The fourth boss is located in the reactor core segment (Which I'll touch up on later.). The fight actually happens in the escape sequence, and this time it's the Tank Prototype. A giant robot towering over you as the red emergency lights flash and beep. This fight actually disappointed me, it was very easy and not much attacks were involved. It shoots out green plasma from it's arm, and spews out a consistent amount of rockets from it's back. It's weak spots are it's arm, tank tracks and torso, so shoot there to take it down. Once you destroy it's arm, it can no longer blast out green plasma. Once you destroy it's tank tracks, it can no longer move. Once you shoot it's torso, it's true weak spot is revealed. This boss was just too easy, because the rockets can be shot down and the plasma doesn't pass through blocks (Yes, there is cover.).
The fifth boss to swing around is aptly named The Tester. The Tester is a giant spherical robot with 4 missile launchers and heavy protective armour. The Tester, apparently, is a bullet hell boss. It has a wide variety of attacks. It has 4 side attached missile launchers (Which regenerate next time used.) which can disperse a barrage of missiles, emit 4 large cyan lasers which rotate and blast out blue ice shots which disband into smaller ice shots. The Tester's weak spot is hidden by the armour, which requires you to blow them up with rockets. Once the armour is disposed, you can pump bullets into it's weak spot.
You'll find the sea serpent (Sort of.) Serris appear. This boss was alright, it had a lack of attacks. It was easily forgettable in my opinion. His entire body is covered in scales which protect him. To hurt him, you must freeze the scales and pump rockets into them until they are destroyed. Once that is done, you can shoot the segments of his body. He gains speed the more damage he takes, however, so be weary.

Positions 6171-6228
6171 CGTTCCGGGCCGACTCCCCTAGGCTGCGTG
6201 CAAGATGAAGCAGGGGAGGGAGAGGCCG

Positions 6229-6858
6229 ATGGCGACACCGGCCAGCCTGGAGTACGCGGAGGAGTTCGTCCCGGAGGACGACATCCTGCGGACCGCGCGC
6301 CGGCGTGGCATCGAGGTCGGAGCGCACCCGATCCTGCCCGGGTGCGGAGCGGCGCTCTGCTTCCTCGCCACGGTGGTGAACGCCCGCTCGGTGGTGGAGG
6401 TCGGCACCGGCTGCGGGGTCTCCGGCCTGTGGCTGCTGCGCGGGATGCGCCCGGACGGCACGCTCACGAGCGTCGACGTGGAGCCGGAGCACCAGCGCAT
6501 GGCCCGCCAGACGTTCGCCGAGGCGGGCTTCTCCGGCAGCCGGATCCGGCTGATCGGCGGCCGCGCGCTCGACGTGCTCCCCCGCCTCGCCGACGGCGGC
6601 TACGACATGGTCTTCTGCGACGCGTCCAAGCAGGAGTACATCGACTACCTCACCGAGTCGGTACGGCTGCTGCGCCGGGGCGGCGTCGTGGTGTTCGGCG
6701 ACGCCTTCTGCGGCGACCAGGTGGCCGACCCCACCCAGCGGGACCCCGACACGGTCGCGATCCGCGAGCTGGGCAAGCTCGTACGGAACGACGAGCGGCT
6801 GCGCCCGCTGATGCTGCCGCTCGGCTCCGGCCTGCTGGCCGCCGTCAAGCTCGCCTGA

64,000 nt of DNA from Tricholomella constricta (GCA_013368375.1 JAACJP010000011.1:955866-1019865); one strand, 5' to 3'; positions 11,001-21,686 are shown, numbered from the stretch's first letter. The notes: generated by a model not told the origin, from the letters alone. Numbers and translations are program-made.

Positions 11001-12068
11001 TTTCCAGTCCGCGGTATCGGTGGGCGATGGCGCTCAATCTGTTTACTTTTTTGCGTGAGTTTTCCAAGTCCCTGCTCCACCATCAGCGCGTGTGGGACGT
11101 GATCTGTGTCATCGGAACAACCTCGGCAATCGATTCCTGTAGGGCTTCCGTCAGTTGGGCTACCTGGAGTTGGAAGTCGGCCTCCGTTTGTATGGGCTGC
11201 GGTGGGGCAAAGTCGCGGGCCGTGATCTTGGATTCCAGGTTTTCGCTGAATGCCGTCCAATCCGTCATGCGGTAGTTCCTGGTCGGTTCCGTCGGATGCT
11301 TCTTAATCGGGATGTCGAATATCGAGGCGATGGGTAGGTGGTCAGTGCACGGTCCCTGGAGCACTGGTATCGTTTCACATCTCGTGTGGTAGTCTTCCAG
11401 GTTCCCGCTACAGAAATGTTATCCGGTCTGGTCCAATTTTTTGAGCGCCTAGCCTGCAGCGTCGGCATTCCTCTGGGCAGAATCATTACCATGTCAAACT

On the topic of puzzles, they were very innovative and fun. In fact, the puzzle leading up to the super missiles was my favourite. You took control of a robot and jumped through an obstacle course carrying super missiles to dispose of blocks. I'm pretty sure late game opens up a few scattered puzzles revolving around blue and yellow spherical energy cells. Once you distribute them, they'll appear all over the map unlocking mini puzzles that allow you to obtain bonus pickup slots. The puzzles were very refreshing.
The final boss of AM2R is the Metroid Queen. Her exoskeleton is so strong her membrane is no longer located underneath her. Ironically enough, her head is the weak spot. Due to her massive size, her mobility is slow. She will often use her neck in order to lunge at the player. She will also release strange drones from her mouth which, if not destroyed quickly, will do massive damage to the player. Once she takes enough damage, she'll blast a fireball at the wall behind Samus, opening up the corridor by another square tile. Her attacks remain mostly the same as she progresses. Eventually you kill her.
Samus gets ready to escape SR388 but sees a final Metroid egg. It bursts open. SUPRISE! It's another Metroid Queen! Guess what? This time it has harder attacks! Just kidding. A Baby Metroid emerges, and instantly mistakens Samus as her mother. Nawwwww, how cute. The Baby Metroid helps Samus escape, destroying the strange crystal substances blocking the way. Samus makes it to the surface, and flies off with the Baby...